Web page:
Unfortunately, other statutory regimes are not as helpful. For example, judgments of countries with which the U.K. has bilateral conventions which are given effect by the Administration of Justice Act 1920 will only be enforced if they are orders for the payment of a sum of money. Accordingly, the enforcement of a judgment for injunctive relief is not allowed. Similarly, judgments of countries covered by the Foreign Judgments (Reciprocal Enforcement) Act 1933 will also only be enforced if they are orders for the payment of a sum of money. Judgments must be registered within 12 months of the date of the judgment under the 1920 Act and six years under the 1933 Act.
The position under common law is similarly unsatisfactory. Where the statutory regimes referred to above do not apply, a foreign judgment in personam can only be enforced via the common law. However, there are significant conditions and restrictions on such enforce-ability; in particular, that the foreign judgment must be for a debt or a definite sum of money; again, the enforcement of a judgment for injunctive relief is not allowed.
Potential Solutions to Cross-Border Issues
While perhaps an unfortunate reality of the existing United States and international legal regimes, the fact remains that the likelihood that a non-competition agreement will be enforced, and an effective injunction will be obtained, turns largely on where the dispute is litigated. For that reason, businesses should consider choice of forum provisions which provide that any disputes over non-competition agreements will be resolved exclusively in the forum agreed to by the parties. If such exclusive forum selection provisions are not feasible, then at least provisions in which employees consent to be sued in a specific forum, and waive any defenses to lack of jurisdiction or improper venue, should be considered. Again, the law may vary from jurisdiction to jurisdiction as to whether such forum selection provisions are enforceable. Such provisions can lend a measure of certainty to employers and employees as to likelihood of enforcement. However, choice of law clauses are frequently ineffective in restrictive covenants that apply in Member States of the EU, as individual employment contracts must not deprive employees of the protection granted to them under the mandatory rules of law that would apply in the absence of choice.
Also, given the vagaries of enforcing injunctions across jurisdictions, companies should consider agreements which provide financial disincentives for breaching non-competition agreements. For example, in IBM v. Bajorek the employer's stock option plan provided that employees forfeited any profits made from exercising stock options if the employees went to work for a competitor. The Ninth Circuit upheld this forfeiture provision, reasoning that the provision did not prevent the former employee from practicing his profession. The enforceability of such forfeiture provisions likewise may vary between jurisdictions.
As illustrated above, non-competition agreements may not be the panacea that protects all employers in all jurisdictions around the world. However, they are a key element in a company’s corporate security pro-gram. An economic downturn and head count reductions in a global economy, where electronic data can easily be copied and moved, mean that employers will be looking at their non-competition agreements closely and how they may or may not be able to enforce them in jurisdictions around the world. In particular, if their employees are already working or likely to work in more than one jurisdiction, employers should consider the requirements for enforceability of non-competes in all relevant jurisdictions to maximize the chances of enforceability. However, given the difficulties discussed above of enforcing injunctions across jurisdictional lines, employers may wish to consider financial disincentives for breach of non-competition agreements.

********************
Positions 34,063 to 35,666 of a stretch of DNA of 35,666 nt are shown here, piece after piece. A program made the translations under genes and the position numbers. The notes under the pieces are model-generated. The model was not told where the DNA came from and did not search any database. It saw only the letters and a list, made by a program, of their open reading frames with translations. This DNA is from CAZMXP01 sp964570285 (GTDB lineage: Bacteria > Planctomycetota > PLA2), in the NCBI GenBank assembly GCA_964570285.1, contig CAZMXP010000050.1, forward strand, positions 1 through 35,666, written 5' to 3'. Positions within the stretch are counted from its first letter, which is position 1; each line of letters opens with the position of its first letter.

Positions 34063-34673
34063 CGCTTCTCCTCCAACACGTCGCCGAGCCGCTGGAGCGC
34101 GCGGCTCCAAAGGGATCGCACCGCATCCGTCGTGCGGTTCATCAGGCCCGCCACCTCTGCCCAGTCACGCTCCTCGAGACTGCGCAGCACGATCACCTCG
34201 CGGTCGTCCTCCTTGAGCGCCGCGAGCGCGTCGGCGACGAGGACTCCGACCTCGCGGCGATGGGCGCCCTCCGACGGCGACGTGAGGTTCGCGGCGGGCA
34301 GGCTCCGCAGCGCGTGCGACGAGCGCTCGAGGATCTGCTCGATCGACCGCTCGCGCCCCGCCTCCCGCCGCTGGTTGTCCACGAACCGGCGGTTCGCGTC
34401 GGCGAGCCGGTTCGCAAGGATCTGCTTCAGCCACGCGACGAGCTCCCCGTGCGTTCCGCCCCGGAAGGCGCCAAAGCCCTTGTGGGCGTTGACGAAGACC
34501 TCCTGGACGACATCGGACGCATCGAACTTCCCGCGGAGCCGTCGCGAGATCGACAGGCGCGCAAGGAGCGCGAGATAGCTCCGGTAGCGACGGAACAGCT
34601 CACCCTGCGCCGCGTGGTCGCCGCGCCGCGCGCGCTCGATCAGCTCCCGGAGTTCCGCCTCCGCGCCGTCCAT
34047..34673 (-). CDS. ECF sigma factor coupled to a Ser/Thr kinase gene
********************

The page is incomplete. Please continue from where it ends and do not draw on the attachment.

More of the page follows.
This article only addresses non-competition agreements that impose post-employment restrictions. This article does not address the enforceability of non-solicitation agreements oragreements that impose restrictions on competitive activities during employment.
 The Virginia Supreme Court has consistently refused to enforce non-competition agreements in a series of recent cases. See Parikh v. Family Care Ctr. Inc., 641 S.E.2d 98, 100 (Va. 2007); Saks Fifth Ave., Inc. v. James, Ltd., 272 Va. 177, 630 S.E.2d 304 (2006); Omniplex World Servs. Corp. v. US Investigations Servs., Inc., 270 Va. 246, 618 S.E.3d 340 (2005); Mod-ern Env’ts, Inc. v. Stinnett, 561 S.E.2d 694, 696 (Va. 2002); Motion Control Sys., Inc. v. East, 262 Va. 33, 546 S.E.2d 424 (2001); Simmons v. Miller, 261 Va. 561, 544 S.E.2d 666 (2001).
 Thomas v. Farr plc & Hanover Park Commercial Ltd  EWCA Civ 118. In this case the Court rejected the previously well-accepted argument that, where an employer imposed non-competition and non-solicitation clauses, the former should be shorter in duration than the latter (e.g. 6 months and 12 months respectively). A duration of 12 months for the non-compete was held to be "a conservative estimate of the time for which [the employer's] confidential information would retain is currency" and therefore reasonable.
 Vasilescu v. SARL Argo Hytos (Labor Law Division, French Supreme Court, June 13, 2007); X v. Societe Publications Pierre Johanet (Labor Law Division, French Supreme Court, March 7, 2007); X. v. Societe Allegre (Labor Law Division, French Supreme Court, February 27, 2007).
 For example, it has been held that it was fair to provide an additional amount of 18 percent of the salary per month as compensation with regard to a six month non-competition agreement, geographically limited to the Region of Lombardy.
App2. 4th 881, 885 (1998).
 Signatories are Austria, Belgium, Bulgaria, Cyprus, Czech Republic, Denmark, Estonia, Finland, France, Germany, Greece, Hungary, Ireland, Italy, Latvia, Lithuania, Luxembourg, Malta, Netherlands, Poland, Portugal, Romania, Slovakia, Slovenia, Spain, Sweden and the UK.